Wednesday, November 30, 2011

Hello there...

Hi everybody, and welcome to my blog!

I am currently developing  a search engine specifically for recipes.
As a start, I am only targetting the belgian market (since I am from Belgium myself)
Since a couple of years television cooks and cooking shows are a booming business in Belgium.
A natural consequence of that is that there are millions of recipe sites.

This all seems very nice and all, but they all work separately. None of these recipe sites link to each other, so if you're looking to make a certain dish, you have to go over a whole list of bookmarks to see all the different recipes they have to offer.

The intention I have with my website is to make all the other websites searchable.
This way, you can go to a single webpage and find all the different recipes for the dish you want to cook in one place! Now wouldn't that be nice :-)

On this blog, I will let you people in on the progress of the creation of the website (or sometimes, the attempt at progress :-))

At the moment, the site hasn't launched yet, but I have been working on it on and off for the last couple of months. When it's finished, you'll be able to visit it at moam.be.

Name
You probably all think that moambe is a really strange name. Well, you're right, it is a strange name!
Since I'm just targetting Belgium for now, I naturally wanted a .be TLD.
I also wanted a domain name where the TLD is part of the website name
(you know, like mojolicio.us or youtu.be)
After a bit of thinking I came up with moam.be derived from the traditional congolese dish moambe.

Technology
The technology used to develop the site is currently:
There will probably still be additions to this list over time, but for now, that's it :-)

Architecture
The basic architecture of the application looks like this


There is a server side program (the crawler) that crawls all the recipe websites (for now that's just zesta.be and njam.tv, but that list should become a lot larger over time) for each recipesite I write a separate crawler that scrapes the site and normalizes the recipe to an internal data structure.
That structure is saved as a document in the couchdb. If the site provides a thumbnail of the recipe, then that's also scraped and send to a content delivery network (I'm trying to think of scaling in an early stage ;-))
The CDN is a separate webservice. For now it just normalizes the size (100 x 100px) and filetype (png) of the thumbnail and stores it to disk in a structured directory structure.

When a document is added to the couchdb, elasticsearch is automatically notified of that (via a river) and immediately indexes that new document.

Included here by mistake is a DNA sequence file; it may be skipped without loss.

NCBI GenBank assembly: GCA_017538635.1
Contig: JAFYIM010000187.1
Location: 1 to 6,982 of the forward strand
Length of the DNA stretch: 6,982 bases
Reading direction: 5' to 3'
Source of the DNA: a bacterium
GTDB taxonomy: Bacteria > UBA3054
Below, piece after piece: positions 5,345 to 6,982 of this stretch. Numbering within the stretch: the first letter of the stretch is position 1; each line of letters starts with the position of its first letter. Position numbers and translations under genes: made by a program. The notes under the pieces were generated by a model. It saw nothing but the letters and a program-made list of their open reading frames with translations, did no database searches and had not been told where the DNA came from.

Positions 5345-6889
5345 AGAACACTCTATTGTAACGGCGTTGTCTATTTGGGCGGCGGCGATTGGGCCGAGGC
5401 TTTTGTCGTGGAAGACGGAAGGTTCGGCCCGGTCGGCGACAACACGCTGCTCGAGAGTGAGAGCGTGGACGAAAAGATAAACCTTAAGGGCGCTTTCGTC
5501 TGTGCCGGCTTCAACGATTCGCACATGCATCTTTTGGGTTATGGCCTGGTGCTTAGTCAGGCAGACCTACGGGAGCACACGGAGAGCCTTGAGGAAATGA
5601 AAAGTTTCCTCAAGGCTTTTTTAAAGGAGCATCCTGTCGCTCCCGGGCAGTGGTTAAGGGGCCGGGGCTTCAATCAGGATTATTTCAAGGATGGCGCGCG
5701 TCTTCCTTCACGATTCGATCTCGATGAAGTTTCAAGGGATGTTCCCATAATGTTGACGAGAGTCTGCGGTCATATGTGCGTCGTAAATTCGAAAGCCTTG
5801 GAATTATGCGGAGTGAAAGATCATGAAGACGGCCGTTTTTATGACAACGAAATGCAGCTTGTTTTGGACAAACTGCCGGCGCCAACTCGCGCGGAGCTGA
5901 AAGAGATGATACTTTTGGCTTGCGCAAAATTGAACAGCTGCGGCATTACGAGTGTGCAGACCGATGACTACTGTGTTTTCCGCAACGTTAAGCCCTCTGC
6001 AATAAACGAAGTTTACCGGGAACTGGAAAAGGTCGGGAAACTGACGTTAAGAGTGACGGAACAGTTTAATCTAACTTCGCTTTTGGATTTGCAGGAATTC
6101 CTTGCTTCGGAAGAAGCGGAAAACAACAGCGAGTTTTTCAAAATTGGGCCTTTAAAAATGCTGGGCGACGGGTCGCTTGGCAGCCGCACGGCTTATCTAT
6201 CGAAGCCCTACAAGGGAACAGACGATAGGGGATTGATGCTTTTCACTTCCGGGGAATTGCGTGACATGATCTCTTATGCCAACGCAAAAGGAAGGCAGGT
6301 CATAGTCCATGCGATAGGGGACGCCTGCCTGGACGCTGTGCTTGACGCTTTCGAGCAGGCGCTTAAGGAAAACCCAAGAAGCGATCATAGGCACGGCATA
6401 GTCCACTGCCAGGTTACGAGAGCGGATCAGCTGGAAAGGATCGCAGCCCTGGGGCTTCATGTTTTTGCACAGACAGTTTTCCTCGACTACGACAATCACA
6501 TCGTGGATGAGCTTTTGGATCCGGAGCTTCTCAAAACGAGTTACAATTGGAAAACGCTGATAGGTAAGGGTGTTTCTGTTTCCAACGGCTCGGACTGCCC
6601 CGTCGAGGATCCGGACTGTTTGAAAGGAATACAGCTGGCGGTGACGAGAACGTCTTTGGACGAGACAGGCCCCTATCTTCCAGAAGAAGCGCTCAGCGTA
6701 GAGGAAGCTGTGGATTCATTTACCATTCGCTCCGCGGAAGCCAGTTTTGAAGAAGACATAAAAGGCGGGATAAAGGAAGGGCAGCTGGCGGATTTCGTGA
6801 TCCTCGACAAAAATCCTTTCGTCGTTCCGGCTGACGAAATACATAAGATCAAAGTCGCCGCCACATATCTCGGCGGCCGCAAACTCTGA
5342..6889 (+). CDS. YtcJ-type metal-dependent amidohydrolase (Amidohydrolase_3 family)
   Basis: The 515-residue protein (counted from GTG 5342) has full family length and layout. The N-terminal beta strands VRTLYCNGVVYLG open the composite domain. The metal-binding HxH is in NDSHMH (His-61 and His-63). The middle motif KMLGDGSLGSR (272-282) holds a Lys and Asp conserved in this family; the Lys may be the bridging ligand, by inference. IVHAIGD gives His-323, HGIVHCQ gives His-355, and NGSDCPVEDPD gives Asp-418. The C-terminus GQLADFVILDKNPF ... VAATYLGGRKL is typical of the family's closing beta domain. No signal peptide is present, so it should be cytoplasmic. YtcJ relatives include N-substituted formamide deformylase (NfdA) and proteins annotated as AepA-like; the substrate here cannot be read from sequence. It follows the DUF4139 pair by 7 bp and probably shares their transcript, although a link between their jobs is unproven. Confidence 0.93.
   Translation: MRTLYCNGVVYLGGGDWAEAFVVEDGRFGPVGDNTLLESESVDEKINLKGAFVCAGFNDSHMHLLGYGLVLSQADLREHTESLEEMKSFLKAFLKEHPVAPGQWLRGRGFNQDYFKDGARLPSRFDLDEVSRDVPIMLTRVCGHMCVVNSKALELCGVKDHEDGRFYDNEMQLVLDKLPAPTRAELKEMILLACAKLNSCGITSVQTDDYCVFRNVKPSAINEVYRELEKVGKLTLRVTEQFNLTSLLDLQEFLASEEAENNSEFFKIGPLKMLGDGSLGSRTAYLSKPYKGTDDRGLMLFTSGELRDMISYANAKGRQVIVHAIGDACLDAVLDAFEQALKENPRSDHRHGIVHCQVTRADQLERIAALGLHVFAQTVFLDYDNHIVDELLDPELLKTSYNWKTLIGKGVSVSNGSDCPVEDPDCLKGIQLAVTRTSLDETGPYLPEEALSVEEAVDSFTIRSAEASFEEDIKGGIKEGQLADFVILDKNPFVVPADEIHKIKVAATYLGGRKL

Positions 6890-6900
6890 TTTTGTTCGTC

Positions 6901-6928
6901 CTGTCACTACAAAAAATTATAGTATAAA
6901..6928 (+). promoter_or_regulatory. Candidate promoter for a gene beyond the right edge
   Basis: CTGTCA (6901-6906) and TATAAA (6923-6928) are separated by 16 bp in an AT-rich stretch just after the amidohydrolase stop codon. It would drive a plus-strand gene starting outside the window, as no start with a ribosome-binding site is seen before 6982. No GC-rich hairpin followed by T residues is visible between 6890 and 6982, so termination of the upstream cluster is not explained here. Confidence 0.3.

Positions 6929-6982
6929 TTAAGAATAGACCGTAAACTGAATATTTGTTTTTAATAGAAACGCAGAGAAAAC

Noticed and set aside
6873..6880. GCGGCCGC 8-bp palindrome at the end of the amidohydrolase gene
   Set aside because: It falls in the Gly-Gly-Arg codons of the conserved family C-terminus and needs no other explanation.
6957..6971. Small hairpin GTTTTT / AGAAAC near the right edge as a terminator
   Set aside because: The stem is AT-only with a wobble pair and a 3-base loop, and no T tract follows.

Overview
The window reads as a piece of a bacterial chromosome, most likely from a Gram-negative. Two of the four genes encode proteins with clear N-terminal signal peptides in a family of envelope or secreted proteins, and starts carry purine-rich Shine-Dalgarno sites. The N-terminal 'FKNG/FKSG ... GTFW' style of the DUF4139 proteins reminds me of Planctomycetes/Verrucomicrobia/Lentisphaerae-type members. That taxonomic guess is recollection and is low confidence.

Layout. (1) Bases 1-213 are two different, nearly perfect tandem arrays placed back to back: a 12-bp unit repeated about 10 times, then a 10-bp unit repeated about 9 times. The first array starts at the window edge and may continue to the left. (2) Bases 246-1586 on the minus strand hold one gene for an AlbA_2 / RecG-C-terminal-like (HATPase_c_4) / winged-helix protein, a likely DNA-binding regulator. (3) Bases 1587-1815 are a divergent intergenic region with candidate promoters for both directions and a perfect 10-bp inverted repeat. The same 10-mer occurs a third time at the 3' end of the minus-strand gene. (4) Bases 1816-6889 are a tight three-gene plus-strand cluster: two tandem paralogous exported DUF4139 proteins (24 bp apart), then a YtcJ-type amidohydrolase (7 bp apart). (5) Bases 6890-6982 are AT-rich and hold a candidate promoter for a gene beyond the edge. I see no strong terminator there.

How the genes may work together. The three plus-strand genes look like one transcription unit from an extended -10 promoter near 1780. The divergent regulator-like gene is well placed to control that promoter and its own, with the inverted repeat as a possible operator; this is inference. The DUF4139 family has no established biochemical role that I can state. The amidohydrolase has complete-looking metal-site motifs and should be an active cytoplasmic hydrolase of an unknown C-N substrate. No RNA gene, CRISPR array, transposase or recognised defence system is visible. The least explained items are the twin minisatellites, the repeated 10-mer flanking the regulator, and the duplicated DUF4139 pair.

So when you visit the site and search for something, the webapp talks to elastic to get the desired results, gets the corresponding thumbnails from the CDN, renders that back to your browser et voila!

Because I don't want to infringe any copyrights, I don't show the full recipe, just the first 100 characters. To read the full recipe, you need to click it and that sends you to the original recipe on the site from which it was scraped
 
Next steps
At the moment, I'm writing unit tests for all the code that was written already (I know, I know, I should have done that a lot sooner), so actual development is very low at the moment.
Once everything is tested properly, all I need to do is find a hosting service for all my stuff and launch!
I'm sure that it will be a fantastic and interresting journey.
Wanna join?

See you guys later,
ldx
 

2 comments:

  1. If you're at a really early stage like that I'm not _so_ sure that mega unit test coverage is so important.

    Probably better to hack like crazy, write some mechanize tests to verify site functionality and get it live so you can validate the idea with real users.

    I've thought about similar ideas before but I was never clear on the legal implications? Is it okay to just scrape data from sites and redisplay it. I mean obviously lots of people do it but it always left me wondering if I actually got going with the project would it get shot down.

    Anyway, nice to see someone starting a new venture in Perl; good luck!

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  2. Thanks Adam!

    Actually the project is already at a much further state than just the part that's described above. I have two crawlers ready and the site itself is at about 80% completion for an initial launch. I just need to do some more graphics.

    The problem now is that the crawlers generate quite some errors, so that's why I'm now unit-testing and fit-testing everything.

    I'm not sure about the legal issues either.
    But it's impossible to read the entire recipe on my site, so people _have_ to click the link back to the original site to get the full recipe. So all I do for those sites is generate more traffic! I'd be suprised if they didn't like that :-)

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